“Yoga? I’m not doing no yoga! Not enough testosterone! Yoga’s for girls! It’s just not me!”
These were the kind of comments thrown at me when I first introduced a yoga/meditation/relaxation (YMR) group to 15 adolescent boys. Now, three years later, when a new boy joins the program, I still hear the same lines of protest. But before I can open my mouth, one of the older residents will say, “No, you have to do it. It’s not so bad. I didn’t want to do it when I first came, but it’s straight. You’ll see – you’ll like it. And the best part is the relaxation. She hypnotizes you.” Thwarting any questioning of my powers, he quickly adds, “She levitates, too.”
The new boy generally looks puzzled. The guys informing him that he’ll like yoga are pretty tough looking; they don’t appear to be lacking in testosterone. So despite his skepticism, he bows to peer pressure and gives it a try.
The boys in my now twice-weekly YMR group have been placed at a 90-day residential facility for adolescents with substance abuse and other co-occurring disorders. I started the group because I wanted to find a means for the boys to calm themselves. Most of these adolescents’ relationships are filled with conflict. They are fighting with their families, are doing poorly at school, have serious legal charges and are on probation. They carry a lot of stress, which shows up in their distractibility, their impulsivity and the hair-trigger nature of their anger – if these boys were thermometers, their temperature would rise from 1 to 100 in a couple of seconds.
I began thinking about a group that would teach these adolescents techniques for self-regulating and managing their stress more effectively. I needed something that would work with both body and mind while also being fun. I knew firsthand about yoga and meditation’s ability to counteract stress as a practitioner myself for more than 30 years. But how could I present it effectively to a group of adolescent boys?
Initially, the boys were extremely resistant, almost to the point of mutiny. To name a select few of their diversionary tactics: The guys wouldn’t leave their shoes outside the room; they would tell me it was against their religion to do yoga; many of them suddenly developed “scoliosis”; everyone dropped onto their mats as soon as they had them and refused to get up; they wouldn’t even try the yoga postures, and if someone ventured an attempt, the others would laugh and insult him until he stopped; they threw things at each other; they pushed each other; someone would mimic my voice during the relaxation, and someone else would shout, “Shut the (expletive) up!”; two guys would be playing cards, while another would be listening to his iPod and handing one of the earphones to his neighbor so he could also listen as they tapped in time to the music.
There were many times when I said to myself, “This just isn’t working. I can’t do another one of these sessions.” But I always did, and over the years, I learned from the adolescents what worked for them and what didn’t. Along the way, the hour-long group developed a life of its own.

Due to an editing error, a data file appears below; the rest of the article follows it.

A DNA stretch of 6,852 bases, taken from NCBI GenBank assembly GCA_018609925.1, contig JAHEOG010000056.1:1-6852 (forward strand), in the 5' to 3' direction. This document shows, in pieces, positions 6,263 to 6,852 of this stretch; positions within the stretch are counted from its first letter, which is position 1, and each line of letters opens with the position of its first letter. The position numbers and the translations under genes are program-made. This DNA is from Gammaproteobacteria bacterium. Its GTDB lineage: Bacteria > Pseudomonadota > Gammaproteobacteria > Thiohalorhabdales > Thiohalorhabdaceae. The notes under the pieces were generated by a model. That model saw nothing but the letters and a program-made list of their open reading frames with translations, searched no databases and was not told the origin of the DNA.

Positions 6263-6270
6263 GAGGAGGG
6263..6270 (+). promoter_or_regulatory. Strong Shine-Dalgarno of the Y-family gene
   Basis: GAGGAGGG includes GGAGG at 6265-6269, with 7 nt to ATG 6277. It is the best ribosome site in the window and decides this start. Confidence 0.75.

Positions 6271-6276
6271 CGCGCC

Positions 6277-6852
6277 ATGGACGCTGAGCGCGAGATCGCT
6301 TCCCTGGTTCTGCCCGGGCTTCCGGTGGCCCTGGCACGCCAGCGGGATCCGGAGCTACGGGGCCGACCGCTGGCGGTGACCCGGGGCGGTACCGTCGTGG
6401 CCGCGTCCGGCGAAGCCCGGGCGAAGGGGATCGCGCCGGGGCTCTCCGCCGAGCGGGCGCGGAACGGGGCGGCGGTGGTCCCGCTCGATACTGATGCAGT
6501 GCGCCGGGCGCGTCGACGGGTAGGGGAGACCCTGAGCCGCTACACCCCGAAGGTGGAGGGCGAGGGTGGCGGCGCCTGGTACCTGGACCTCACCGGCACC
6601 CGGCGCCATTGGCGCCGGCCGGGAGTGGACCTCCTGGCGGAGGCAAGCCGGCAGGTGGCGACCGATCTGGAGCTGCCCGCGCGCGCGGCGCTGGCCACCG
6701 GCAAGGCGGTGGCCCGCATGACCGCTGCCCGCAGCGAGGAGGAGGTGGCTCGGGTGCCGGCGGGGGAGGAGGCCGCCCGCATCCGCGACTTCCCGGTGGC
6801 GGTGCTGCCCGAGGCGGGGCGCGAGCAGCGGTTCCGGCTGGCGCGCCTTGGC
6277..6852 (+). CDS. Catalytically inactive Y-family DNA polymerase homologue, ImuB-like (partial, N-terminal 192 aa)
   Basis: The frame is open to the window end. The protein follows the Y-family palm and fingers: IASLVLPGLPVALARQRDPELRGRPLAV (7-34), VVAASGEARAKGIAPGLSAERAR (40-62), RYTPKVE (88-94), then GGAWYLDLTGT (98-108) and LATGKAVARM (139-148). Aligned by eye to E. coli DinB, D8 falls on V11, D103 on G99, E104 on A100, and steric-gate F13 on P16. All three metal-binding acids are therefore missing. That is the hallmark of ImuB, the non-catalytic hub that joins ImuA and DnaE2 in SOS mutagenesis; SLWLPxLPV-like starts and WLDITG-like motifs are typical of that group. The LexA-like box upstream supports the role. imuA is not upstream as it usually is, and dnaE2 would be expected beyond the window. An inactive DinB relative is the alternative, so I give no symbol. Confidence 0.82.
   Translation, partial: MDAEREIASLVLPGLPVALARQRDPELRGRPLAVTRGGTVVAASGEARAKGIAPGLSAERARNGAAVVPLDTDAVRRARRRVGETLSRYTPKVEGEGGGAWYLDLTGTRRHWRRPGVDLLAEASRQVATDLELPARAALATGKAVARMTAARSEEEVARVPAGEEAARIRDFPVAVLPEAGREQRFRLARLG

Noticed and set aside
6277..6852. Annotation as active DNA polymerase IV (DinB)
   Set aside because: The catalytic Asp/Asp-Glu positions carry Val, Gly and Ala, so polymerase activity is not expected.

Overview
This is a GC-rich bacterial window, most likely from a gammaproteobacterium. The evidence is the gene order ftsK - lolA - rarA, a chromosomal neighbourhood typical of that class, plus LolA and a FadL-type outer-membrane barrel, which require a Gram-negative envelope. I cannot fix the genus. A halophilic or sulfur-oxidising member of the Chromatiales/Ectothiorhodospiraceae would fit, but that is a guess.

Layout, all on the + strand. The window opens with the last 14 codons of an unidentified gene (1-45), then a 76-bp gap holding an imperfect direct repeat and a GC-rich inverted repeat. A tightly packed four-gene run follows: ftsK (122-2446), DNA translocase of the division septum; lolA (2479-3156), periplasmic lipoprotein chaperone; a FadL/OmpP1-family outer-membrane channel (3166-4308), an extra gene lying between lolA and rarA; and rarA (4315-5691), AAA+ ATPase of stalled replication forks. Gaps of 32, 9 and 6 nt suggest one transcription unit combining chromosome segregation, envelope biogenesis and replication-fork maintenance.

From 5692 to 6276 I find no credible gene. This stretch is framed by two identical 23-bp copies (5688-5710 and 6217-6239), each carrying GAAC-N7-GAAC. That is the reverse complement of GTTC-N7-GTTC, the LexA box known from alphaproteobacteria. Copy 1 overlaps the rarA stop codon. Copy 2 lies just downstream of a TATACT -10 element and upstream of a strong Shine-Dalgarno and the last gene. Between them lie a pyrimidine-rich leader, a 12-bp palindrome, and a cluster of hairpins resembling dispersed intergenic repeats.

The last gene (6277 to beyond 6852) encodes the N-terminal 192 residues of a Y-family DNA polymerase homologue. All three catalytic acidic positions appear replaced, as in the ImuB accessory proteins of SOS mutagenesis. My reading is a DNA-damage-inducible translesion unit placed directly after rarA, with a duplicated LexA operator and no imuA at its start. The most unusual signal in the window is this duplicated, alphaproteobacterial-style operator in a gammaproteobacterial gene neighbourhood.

Before the group begins, the boys help me get the mats. They leave their shoes outside the group room and assume a standing position on their mats. The adolescents complete the residential program at different times, so I describe the YMR group again whenever a new resident arrives, explaining that the group is divided into three parts: yoga to relax the body, meditation to relax the mind and a guided body scan to relax both body and mind.
I begin the group by asking the boys to rank on a Likert scale how they are currently feeling, with 1 being the least relaxed and 10 the most. I note the responses and then lead group members through a series of yoga postures. The postures begin very vigorously with Sun Salutes. By the time this exercise is completed, the boys have released some of their tension, are feeling more relaxed, are more accepting of the subsequent poses and are forming some group cohesion. We then do a series of balancing exercises. Because we have to concentrate to stay balanced, these exercises make us more focused. The remaining poses are designed to be calming. By the time we come to the shoulder stand, which heralds the end of the yoga session, the guys have released enough tension to move on to the next and most demanding section of the group – seated meditation.
I tell the boys that starting now, they must focus only on themselves. There is to be no side talking. After they have settled into a seated posture, I explain the technique, which is to focus on the breath. I talk a little about how the mind tends to wander, finding it extremely difficult to concentrate on the breath. I liken the mind to a wild horse that must be tamed, instructing the group members to simply return to the breath when they realize they are thinking about other things. Finally, I tell them I am going to stop talking and we are going to practice the technique for five minutes. I used to guide the group throughout the entire meditation until one of the boys said, “I can’t concentrate if you talk all the time. I think you should stop talking and let us do it on our own.” He was right, and I am moved each time by how good they have become at doing this very difficult thing. After the meditation, we have a 10-minute discussion about what it was like for them to engage in this practice.